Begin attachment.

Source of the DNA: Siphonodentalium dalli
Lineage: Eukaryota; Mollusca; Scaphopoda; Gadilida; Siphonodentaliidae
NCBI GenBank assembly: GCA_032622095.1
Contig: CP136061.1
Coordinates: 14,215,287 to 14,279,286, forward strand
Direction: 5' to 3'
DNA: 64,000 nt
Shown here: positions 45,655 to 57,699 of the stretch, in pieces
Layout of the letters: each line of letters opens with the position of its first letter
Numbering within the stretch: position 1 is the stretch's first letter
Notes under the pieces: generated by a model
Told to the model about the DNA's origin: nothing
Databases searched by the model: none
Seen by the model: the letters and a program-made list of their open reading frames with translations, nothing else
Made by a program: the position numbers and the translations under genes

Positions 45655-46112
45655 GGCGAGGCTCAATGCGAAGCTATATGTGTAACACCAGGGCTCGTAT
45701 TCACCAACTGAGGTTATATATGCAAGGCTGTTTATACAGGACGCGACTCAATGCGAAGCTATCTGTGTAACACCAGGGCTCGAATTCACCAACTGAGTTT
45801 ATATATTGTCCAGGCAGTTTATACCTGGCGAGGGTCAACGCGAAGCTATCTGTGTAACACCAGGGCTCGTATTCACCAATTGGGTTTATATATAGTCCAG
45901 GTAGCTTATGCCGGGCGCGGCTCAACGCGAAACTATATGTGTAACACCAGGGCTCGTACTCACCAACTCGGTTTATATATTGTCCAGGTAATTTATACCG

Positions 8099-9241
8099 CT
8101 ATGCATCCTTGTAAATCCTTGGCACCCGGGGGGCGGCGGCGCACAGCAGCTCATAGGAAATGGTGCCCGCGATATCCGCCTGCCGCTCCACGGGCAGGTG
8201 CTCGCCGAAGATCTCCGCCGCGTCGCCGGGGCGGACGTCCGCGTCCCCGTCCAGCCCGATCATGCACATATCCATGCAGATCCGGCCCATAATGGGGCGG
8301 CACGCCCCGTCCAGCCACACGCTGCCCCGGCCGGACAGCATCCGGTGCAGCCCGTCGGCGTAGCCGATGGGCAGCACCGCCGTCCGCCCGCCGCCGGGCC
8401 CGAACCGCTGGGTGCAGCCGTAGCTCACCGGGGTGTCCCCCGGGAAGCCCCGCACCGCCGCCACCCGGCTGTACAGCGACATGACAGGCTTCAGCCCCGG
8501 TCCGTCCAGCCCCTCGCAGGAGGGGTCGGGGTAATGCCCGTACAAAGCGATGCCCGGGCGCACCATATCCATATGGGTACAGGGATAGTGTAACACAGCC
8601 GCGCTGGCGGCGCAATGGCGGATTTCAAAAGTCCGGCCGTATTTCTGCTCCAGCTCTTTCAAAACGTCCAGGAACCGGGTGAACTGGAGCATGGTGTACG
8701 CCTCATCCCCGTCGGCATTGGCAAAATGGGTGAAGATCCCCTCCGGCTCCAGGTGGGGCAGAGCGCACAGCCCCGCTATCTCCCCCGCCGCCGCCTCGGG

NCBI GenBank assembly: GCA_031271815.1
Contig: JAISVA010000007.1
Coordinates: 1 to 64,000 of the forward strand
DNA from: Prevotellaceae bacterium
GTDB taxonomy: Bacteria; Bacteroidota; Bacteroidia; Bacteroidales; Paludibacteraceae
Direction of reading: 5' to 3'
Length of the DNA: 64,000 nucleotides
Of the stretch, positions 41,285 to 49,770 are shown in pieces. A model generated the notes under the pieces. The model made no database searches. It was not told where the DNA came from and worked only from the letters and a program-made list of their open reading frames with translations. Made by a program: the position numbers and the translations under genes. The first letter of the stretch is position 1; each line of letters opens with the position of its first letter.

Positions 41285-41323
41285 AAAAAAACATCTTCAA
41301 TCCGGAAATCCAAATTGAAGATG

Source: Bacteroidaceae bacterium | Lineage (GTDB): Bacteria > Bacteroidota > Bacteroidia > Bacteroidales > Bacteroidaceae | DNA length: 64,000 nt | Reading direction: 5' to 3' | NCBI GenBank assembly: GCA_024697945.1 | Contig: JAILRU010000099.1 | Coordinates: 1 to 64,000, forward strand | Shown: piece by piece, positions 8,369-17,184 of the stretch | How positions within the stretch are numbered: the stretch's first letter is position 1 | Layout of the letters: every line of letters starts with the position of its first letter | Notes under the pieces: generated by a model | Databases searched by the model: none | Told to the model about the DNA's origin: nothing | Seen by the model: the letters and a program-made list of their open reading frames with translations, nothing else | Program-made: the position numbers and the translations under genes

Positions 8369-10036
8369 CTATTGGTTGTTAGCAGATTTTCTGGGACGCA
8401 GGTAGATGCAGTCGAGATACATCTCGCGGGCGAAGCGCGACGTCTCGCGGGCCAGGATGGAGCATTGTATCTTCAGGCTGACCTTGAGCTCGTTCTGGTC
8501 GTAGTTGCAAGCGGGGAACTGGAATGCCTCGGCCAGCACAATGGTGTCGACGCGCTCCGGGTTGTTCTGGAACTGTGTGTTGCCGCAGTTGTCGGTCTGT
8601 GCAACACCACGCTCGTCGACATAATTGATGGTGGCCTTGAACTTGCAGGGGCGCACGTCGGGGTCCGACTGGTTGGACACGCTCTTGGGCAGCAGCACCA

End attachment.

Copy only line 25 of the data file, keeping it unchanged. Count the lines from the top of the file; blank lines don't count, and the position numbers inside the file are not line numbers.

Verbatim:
8301 CACGCCCCGTCCAGCCACACGCTGCCCCGGCCGGACAGCATCCGGTGCAGCCCGTCGGCGTAGCCGATGGGCAGCACCGCCGTCCGCCCGCCGCCGGGCC